Sunday, August 31, 2014
Ahead of its Time: The Princess Diaries
Turtleback Books, 2000
The year was 2000. The world at large had not, in fact, ended in the midst of Y2K concerns, however my world might as well have. Not that I'd loved elementary school, but compared to junior high... Junior high was proving to be another planet. So imagine my joy when I found Mia Thermopolis. She was struggling with her new school and the ridiculous world of algebra, too. Only I hadn't also just found out that I was a princess and heir to the throne of a small European country.
I have been a longtime fan of Cabot's work, and my summer break from school felt like a perfect time to revisit this series that I loved when I was younger, but never got around to finishing. I'm also a fan of the movies, but they are completely different from the events Cabot laid out here. In the first book, readers meet Mia, a sarcastic Manhattan teen who is a little bit oblivious to life, is failing algebra, is mortified that her mother is dating her algebra teacher, has a best friend who isn't always the fuzziest person ever, has a hopeless crush on the most popular guy in school, and on top of all of that finds out that due to her father's recent bought of cancer, the chemo has left him sterile and now she is his only heir to the throne of Genovia. Then comes Grandmere, the dowager princess and current leading royal who comes to stay at the Plaza Hotel and torture her granddaughter via "princess lessons." All Mia wants is a date to the Cultural Diversity Dance, is that so much to ask?
I flew through this book over the course of a few hours, the style of it like a conversation with a best friend, and I am excited to continue in this series. Also, it was nice to revisit my first ever book boy crush, Michael Moscovitz :)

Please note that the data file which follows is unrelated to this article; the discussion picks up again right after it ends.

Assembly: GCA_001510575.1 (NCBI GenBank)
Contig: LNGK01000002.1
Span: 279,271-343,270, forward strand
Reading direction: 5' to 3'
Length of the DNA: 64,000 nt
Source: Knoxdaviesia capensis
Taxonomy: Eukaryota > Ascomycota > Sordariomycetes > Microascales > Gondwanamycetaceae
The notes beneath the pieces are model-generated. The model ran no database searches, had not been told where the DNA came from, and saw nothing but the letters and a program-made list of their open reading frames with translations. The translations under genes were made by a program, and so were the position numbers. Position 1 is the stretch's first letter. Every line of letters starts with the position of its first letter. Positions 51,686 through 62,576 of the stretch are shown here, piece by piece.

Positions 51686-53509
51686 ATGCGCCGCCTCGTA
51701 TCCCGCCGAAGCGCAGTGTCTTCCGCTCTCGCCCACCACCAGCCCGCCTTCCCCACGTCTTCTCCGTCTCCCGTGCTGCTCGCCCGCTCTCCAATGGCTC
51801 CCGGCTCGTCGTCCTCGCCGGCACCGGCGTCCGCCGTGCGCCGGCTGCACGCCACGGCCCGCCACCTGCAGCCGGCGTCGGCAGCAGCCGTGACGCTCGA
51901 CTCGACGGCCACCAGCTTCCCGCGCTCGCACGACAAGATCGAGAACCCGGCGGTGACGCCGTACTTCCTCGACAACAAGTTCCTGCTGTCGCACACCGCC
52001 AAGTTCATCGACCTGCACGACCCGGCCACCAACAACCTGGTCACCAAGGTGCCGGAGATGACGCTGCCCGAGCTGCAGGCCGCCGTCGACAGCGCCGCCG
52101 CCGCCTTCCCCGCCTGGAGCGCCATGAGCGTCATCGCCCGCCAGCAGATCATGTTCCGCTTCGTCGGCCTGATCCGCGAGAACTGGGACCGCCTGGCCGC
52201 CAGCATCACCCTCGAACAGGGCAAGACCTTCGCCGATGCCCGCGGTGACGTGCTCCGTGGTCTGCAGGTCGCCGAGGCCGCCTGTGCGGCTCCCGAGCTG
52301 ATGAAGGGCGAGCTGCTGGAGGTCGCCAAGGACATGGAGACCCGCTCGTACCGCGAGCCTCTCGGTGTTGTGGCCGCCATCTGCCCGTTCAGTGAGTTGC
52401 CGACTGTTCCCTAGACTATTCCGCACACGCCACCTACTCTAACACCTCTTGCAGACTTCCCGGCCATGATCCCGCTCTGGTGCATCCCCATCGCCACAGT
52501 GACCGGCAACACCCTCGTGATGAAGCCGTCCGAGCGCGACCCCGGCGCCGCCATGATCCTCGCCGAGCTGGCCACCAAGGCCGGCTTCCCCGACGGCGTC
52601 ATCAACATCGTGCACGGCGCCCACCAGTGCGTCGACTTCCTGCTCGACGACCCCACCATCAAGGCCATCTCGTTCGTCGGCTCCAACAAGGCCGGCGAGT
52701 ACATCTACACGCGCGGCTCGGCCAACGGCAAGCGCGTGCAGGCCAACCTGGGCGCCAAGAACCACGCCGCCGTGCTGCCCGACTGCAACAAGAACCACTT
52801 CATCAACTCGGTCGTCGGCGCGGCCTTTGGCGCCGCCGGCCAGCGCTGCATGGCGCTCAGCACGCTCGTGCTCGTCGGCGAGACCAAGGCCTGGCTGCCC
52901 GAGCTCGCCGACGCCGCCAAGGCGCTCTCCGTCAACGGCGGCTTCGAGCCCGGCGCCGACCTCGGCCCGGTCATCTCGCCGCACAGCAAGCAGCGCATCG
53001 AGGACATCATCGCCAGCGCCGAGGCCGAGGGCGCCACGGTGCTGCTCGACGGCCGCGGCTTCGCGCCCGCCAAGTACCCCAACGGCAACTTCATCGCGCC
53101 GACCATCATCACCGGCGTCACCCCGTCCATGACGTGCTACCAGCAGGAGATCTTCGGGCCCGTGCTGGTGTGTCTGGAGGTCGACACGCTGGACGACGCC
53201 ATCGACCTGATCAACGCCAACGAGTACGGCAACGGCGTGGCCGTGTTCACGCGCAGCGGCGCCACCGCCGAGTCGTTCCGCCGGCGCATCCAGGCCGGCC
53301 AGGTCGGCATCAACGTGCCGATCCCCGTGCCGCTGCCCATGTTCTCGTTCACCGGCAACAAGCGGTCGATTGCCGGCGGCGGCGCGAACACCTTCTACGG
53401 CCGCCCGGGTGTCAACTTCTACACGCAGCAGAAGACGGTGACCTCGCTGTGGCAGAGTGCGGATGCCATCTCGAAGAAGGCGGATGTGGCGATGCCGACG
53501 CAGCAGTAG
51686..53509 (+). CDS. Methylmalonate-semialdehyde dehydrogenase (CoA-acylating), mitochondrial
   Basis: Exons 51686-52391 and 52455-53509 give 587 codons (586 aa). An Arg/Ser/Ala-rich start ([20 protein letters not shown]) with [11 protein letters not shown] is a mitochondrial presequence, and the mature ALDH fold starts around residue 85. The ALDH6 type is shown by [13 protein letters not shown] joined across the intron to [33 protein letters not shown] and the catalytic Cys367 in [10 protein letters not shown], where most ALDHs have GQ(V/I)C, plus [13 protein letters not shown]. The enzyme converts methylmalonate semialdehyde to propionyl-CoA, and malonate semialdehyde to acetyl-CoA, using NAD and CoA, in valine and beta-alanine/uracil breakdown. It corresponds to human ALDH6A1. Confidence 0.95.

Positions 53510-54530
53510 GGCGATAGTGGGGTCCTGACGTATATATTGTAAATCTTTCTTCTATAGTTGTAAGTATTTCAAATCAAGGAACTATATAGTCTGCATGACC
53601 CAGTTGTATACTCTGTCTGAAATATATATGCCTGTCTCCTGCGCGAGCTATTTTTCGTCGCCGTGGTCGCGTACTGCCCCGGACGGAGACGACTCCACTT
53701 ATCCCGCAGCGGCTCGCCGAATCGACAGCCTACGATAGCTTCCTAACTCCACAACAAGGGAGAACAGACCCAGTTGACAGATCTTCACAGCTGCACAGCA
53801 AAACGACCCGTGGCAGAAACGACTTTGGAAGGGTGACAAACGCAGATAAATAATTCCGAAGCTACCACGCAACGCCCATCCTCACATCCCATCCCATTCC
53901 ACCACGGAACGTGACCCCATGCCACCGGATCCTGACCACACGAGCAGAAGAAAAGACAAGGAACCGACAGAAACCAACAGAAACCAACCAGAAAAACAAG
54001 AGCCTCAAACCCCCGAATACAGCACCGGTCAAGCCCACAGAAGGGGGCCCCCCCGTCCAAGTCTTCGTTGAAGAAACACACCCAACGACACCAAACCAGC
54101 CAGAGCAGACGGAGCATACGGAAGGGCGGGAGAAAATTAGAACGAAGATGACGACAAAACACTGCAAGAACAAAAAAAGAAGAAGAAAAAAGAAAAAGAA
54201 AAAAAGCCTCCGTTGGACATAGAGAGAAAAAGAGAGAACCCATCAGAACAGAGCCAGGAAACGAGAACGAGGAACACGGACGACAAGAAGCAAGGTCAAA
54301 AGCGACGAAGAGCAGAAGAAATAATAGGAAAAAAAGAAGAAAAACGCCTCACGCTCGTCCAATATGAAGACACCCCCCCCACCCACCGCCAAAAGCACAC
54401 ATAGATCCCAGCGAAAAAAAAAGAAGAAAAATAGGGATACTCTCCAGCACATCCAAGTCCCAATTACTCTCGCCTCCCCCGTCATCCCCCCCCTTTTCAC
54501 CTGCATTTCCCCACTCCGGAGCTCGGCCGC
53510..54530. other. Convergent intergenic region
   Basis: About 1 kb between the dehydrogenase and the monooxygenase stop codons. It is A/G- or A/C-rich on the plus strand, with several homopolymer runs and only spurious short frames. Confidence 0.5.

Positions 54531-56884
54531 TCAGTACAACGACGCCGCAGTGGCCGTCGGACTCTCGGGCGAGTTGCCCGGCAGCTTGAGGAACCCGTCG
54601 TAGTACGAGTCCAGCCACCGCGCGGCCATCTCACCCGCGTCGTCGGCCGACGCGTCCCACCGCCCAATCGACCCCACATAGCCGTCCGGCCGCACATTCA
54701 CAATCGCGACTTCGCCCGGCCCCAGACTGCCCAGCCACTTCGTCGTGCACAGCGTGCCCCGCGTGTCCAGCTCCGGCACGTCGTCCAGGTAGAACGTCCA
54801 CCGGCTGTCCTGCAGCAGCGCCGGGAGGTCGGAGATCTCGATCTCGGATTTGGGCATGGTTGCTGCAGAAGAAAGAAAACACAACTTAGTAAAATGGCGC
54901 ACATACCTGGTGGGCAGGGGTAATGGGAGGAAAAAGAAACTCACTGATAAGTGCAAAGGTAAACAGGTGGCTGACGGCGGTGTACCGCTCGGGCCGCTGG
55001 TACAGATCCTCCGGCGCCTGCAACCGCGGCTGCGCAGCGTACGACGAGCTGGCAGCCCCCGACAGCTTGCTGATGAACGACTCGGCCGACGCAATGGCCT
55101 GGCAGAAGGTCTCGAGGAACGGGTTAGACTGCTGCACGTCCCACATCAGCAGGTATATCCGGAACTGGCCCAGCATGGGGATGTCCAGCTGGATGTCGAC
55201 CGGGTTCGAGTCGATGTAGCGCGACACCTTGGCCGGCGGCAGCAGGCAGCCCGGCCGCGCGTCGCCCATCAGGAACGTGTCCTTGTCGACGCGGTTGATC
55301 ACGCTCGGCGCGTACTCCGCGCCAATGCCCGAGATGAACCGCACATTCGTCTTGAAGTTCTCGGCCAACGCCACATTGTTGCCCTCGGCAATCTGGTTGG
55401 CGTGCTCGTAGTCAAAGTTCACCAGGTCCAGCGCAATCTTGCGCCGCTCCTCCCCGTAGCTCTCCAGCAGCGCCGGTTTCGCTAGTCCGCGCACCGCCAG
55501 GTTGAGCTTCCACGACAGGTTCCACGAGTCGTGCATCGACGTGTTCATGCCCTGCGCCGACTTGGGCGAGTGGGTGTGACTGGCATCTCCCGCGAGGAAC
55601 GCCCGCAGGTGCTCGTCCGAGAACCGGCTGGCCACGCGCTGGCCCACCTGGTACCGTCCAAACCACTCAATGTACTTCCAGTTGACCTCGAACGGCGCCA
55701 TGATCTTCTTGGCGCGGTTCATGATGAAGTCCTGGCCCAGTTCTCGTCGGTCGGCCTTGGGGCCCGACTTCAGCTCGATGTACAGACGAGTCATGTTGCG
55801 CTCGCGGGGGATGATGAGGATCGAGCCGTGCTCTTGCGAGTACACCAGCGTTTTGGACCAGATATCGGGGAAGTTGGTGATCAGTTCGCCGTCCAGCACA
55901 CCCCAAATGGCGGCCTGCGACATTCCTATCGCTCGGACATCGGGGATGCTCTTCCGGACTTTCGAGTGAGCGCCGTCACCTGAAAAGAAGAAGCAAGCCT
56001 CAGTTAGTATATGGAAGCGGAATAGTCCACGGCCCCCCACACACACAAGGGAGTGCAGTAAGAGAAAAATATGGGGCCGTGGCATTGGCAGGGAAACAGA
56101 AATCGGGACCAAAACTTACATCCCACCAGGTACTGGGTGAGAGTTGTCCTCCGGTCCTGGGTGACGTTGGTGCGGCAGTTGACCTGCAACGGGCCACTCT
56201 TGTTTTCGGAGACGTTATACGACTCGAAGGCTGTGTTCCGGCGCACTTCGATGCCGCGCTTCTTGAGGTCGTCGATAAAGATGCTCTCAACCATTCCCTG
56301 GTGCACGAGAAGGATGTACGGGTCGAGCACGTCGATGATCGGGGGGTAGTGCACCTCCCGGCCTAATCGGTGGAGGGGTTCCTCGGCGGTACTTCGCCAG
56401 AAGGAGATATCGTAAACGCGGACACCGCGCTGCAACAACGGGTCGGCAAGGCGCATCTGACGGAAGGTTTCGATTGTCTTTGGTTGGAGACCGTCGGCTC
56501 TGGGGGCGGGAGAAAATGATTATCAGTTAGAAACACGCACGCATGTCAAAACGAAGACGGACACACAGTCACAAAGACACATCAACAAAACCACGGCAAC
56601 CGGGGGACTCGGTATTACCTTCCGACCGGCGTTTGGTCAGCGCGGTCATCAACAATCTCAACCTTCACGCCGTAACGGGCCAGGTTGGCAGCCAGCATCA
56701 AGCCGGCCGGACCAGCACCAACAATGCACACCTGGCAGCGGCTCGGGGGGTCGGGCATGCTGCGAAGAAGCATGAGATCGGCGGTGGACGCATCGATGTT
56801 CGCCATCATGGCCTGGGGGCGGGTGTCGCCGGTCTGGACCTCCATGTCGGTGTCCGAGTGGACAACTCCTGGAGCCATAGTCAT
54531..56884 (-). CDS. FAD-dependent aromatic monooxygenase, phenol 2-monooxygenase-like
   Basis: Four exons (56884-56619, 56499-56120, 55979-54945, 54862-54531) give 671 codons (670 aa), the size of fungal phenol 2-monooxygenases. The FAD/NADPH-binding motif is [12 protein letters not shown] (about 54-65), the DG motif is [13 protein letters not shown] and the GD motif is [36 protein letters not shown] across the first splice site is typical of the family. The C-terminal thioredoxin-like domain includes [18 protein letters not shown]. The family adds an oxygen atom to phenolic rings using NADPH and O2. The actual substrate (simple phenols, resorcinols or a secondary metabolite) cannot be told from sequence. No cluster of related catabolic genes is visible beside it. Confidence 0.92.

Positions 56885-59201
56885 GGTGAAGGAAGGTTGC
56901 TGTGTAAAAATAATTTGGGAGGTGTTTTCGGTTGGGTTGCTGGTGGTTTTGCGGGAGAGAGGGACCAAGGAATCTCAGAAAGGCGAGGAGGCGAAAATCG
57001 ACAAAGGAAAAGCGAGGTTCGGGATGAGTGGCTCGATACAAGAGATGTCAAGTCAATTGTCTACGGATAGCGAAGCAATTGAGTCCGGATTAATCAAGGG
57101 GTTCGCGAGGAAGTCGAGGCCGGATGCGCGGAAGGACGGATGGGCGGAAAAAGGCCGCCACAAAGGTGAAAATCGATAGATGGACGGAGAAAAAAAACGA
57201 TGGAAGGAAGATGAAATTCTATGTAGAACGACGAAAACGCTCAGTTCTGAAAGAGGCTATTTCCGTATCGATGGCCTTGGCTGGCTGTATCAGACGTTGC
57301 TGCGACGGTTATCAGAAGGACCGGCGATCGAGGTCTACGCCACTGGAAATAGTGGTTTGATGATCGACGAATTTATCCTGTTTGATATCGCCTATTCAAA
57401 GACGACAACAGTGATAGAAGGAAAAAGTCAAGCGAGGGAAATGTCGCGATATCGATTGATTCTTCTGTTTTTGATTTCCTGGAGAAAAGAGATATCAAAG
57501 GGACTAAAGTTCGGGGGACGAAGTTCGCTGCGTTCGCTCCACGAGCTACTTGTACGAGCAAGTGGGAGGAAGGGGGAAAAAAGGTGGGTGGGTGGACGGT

In my opinion, contemporary fiction is where Cabot shines brightest, both in the YA and adult arenas. She has characters that feel familiar, like you really could be friends with them even though they are often in extraordinary circumstances. In Mia, I found a fictional friend who I loved growing up with, and I told Cabot as much when I met her a few years ago at my second ever signing event. And remember, back in 2000, YA wasn't really a "thing" yet. Cabot often shares the story of trying to find an agent and publisher for this book in the mid/late 90s and how it was a struggle because the story was too old for the children's section, but too young for the adult's. Thankfully, the HarperCollins family was willing to take a chance, and the rest is history.
If you're in the mood for a fun, light read to take you out of reality for a little while, pick up The Princess Diaries - you'll be glad you did.
Comments welcome, and, as always, happy reading.
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